In these day of sexy everything, Tilda Swinton is a refreshing beacon of grace and beauty. Her unique beauty is now the inspiration behind Face Painter, François Nars spring 2015 collection. And in case you are wondering, here’s why.
(image form Orlando, 1992)
Playing with androgyny and being a fashion maverick who doesn’t always make the mainstream media’s best dressed, has put Tilda on top of an unwritten list of fashion muses for designers like Karl Lagerfeld. But she’s never been chosen to be the face of a cosmetics brand. With her unusual features and no-makeup look, punctuated by a red lip here and there, have kept her at bay. Never mind that the beauty industry’s idea of what is beautiful and pretty has been… quite narrow, at times.
My own fascination with Tilda began in the nineties. I was instantly captivated by her performance in 1992’s Orlando, the breakthrough directorial debut of Sally Potter. Potter had an agenda of making feminist movies (which in the nineties was somewhat plausible). She took on the task to make a visual adaption of Virginia Woolf’s equally feminist novel, built on interior monologues. Some might have thought it was unreasonable, not Tilda.
Orlando spans 400 years, during which a young aristocratic poet, becomes a woman mid-life (that’s after 200 years) and looses it all for a life of love and literature. The movie is replete with gorgeous images of rolling English hillsides and beautiful costumes. The art direction (think of Sofia Coppola’s Marie Antoinette) instantly set the movie apart from the nitty-gritty of nineties art direction, and turned the movie into an instant Art House classic. Vogue articles ensued, and ever since, Tilda has been gravitating in the limelight, at the crossroads of Art, Fashion and Cinema.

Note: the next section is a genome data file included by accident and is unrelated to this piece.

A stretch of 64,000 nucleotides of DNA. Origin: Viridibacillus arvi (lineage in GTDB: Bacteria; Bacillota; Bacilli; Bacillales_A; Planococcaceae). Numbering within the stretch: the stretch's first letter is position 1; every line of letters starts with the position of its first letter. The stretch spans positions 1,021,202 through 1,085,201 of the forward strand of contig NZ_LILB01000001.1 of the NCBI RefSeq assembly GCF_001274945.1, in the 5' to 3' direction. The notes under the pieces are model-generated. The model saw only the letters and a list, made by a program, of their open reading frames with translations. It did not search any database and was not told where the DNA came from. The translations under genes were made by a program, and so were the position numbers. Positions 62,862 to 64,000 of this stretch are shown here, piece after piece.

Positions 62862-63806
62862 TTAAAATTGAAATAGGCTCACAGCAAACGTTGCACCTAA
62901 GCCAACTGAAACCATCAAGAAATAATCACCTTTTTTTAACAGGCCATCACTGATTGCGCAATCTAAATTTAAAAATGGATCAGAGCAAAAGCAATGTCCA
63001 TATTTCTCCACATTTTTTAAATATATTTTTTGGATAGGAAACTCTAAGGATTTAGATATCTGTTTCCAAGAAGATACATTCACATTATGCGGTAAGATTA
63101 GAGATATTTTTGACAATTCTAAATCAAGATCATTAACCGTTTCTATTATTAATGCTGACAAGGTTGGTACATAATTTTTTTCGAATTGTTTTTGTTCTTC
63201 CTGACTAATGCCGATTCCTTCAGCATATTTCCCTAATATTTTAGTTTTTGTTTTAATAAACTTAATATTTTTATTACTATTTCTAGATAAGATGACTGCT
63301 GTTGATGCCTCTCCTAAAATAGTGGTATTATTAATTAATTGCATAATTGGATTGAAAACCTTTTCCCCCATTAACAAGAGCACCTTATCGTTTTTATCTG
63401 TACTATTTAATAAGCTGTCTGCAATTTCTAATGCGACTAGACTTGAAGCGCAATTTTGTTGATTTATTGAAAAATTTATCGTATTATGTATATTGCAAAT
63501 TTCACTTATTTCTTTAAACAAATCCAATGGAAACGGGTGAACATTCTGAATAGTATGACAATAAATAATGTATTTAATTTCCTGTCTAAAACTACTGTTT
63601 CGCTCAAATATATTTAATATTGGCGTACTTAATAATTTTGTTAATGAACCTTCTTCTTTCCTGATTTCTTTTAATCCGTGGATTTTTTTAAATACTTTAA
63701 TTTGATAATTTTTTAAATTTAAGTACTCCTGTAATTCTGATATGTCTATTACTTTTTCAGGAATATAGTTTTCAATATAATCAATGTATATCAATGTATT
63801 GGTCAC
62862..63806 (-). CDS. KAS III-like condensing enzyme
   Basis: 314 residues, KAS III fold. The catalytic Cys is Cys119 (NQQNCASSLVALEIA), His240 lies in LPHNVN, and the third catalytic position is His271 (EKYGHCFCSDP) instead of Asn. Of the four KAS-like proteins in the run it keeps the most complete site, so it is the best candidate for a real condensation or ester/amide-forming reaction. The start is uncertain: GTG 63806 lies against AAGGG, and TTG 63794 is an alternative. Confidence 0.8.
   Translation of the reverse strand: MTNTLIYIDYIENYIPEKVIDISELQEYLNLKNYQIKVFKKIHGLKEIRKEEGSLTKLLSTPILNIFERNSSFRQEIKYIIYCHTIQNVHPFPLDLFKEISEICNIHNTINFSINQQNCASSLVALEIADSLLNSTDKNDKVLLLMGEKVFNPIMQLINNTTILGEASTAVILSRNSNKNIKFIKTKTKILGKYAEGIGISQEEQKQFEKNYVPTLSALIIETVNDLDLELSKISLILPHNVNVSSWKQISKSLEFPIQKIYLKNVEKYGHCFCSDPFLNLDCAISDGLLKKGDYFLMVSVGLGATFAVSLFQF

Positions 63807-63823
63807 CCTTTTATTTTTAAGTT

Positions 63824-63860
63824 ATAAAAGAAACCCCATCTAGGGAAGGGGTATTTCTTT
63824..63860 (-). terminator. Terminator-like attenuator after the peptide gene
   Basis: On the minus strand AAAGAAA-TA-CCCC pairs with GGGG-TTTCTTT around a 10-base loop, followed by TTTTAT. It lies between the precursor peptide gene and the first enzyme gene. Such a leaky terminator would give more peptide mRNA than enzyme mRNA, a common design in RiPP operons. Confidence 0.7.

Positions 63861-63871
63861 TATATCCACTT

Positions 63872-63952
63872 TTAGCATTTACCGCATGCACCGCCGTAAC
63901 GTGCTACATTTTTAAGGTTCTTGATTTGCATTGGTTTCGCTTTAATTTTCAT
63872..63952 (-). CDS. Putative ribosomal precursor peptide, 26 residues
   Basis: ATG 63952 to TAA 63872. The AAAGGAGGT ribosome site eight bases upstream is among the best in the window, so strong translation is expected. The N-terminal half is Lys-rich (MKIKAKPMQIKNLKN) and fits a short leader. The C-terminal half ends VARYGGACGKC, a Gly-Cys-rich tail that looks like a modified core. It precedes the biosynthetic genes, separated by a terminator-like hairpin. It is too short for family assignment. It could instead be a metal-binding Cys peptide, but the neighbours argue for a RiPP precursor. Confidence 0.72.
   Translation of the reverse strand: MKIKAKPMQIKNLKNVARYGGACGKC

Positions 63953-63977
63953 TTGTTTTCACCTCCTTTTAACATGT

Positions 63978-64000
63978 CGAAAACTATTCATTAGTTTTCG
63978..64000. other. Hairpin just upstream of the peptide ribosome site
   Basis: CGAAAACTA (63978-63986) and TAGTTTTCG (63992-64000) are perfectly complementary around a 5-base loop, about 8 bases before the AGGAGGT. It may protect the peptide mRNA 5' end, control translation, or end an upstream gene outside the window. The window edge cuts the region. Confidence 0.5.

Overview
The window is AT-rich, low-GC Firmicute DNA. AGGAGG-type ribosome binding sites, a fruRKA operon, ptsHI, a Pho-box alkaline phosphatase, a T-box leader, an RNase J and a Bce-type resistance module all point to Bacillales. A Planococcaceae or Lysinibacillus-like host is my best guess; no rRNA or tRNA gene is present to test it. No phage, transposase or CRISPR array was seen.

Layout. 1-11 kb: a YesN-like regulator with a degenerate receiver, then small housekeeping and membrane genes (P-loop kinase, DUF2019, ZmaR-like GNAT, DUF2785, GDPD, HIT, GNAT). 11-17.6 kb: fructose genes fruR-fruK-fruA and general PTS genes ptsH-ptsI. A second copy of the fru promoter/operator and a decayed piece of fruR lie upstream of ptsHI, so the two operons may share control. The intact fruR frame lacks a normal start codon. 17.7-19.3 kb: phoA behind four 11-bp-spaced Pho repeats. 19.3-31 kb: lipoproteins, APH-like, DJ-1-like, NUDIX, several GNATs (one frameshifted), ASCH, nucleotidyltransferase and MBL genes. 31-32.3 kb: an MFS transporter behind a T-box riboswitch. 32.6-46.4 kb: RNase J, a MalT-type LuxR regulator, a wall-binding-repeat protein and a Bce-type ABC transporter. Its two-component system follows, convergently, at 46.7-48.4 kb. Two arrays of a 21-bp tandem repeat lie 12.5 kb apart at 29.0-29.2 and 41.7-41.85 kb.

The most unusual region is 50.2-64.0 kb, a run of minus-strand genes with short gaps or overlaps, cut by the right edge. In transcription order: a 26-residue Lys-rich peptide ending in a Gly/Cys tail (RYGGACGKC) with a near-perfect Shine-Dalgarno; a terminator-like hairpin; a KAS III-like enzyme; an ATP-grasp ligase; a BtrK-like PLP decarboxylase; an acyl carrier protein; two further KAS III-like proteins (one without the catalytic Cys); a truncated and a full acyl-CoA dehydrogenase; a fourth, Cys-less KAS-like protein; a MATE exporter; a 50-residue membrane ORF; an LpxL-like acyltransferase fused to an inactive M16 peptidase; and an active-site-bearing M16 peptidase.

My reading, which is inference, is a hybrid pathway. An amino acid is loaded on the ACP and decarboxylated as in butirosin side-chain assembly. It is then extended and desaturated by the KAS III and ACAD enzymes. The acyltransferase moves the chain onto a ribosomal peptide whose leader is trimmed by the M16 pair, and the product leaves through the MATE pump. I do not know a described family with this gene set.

I’m more than ever girl-crushing on Swinton, who is now in her fifties and is still showing the way on how to be vibrant and stylish, without loosing any edge. And when you take a look back at her career, you’ll find a trail of unconventional roles powered by her ability to transform and to create endearing characters, who are usually far from lovable.
More than an actress, she is an amazing artist of being (which could be the job description of any actor). Swinton gives us the possibility of freedom from conventions, saying: “It’s OK, do your own thing.” Now you know.
The NARS spring collection is available through their website and as of February 1st through their counters.
Derek Jarman’s 1986 Caravaggio, he used her painterly face in his historical drama on the famous renaissance Painter.
Playing with the eternal paradox of pretty/ugly, she takes on the role of Snow Queen in the Chronicles of Narnia.
Female Perversions (1996), is director’s Susan Streitfeld exploration of feminine sexuality.
As the forlorn mother of psycho killer in We Need to Talk About Kevin (2011).
As an eccentric Lady for The Grand Budapest Hotel by Wes Anderson (2014).